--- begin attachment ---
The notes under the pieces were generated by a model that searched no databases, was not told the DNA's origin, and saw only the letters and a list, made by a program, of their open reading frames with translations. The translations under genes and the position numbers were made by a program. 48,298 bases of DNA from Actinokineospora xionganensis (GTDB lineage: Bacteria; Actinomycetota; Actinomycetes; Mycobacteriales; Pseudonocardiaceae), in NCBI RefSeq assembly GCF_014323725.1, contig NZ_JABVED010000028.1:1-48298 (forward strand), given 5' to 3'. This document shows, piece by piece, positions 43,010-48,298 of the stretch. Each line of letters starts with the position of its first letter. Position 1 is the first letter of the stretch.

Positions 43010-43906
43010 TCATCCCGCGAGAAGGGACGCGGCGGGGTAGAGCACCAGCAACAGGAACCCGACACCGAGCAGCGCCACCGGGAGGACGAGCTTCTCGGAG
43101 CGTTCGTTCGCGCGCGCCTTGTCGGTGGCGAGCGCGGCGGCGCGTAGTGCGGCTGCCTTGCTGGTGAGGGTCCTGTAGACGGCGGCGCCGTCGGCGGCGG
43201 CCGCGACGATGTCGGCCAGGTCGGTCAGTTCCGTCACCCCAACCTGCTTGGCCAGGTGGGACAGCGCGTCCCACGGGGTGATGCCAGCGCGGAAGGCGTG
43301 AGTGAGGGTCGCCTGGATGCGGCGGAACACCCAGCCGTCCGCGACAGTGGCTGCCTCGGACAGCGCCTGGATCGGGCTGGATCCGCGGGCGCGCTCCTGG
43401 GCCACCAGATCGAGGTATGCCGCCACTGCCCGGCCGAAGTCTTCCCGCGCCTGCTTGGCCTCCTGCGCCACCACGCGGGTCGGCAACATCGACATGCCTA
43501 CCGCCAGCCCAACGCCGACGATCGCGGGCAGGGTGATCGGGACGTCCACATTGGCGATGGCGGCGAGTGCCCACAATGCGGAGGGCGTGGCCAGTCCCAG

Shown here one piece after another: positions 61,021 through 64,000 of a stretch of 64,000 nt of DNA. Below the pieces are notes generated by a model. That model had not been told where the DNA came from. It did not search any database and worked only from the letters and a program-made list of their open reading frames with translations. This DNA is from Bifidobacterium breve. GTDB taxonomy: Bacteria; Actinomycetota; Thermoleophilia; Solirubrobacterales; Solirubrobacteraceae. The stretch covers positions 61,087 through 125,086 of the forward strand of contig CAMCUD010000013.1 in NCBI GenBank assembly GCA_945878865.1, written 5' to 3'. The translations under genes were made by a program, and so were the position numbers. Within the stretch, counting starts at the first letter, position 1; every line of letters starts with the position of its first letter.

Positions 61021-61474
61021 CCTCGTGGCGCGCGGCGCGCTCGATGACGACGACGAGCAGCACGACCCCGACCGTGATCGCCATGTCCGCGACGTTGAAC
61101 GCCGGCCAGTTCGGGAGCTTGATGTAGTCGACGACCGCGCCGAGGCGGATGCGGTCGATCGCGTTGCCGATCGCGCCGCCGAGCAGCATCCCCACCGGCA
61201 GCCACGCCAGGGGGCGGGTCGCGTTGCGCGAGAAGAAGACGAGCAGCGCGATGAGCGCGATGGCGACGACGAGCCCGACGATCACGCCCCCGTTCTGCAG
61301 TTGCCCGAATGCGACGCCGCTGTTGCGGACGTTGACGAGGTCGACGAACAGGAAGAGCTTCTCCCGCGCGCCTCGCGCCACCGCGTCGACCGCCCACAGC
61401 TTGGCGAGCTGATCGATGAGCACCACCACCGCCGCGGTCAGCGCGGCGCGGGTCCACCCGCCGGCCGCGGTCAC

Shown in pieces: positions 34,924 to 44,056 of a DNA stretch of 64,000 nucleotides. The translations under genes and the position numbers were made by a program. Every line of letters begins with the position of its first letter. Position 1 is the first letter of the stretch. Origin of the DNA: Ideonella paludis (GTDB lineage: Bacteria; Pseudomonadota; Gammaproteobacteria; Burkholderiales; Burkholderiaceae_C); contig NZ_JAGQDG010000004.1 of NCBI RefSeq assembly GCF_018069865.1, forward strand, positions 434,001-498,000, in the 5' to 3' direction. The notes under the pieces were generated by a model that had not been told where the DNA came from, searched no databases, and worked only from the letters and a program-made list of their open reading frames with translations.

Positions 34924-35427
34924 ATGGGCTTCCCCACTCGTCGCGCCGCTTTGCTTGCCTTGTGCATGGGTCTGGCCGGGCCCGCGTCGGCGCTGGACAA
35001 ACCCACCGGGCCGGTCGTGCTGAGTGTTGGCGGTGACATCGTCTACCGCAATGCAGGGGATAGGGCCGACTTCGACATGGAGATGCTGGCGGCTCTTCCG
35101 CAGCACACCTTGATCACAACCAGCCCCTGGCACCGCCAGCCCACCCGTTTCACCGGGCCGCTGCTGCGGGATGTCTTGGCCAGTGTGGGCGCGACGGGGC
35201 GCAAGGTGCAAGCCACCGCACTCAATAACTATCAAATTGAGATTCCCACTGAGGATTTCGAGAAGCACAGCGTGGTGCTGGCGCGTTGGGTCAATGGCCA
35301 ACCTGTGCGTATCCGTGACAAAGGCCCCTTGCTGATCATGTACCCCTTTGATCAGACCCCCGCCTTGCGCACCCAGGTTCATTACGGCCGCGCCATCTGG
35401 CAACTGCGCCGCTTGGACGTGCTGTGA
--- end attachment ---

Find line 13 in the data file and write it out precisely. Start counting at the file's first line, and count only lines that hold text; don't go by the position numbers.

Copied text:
61201 GCCACGCCAGGGGGCGGGTCGCGTTGCGCGAGAAGAAGACGAGCAGCGCGATGAGCGCGATGGCGACGACGAGCCCGACGATCACGCCCCCGTTCTGCAG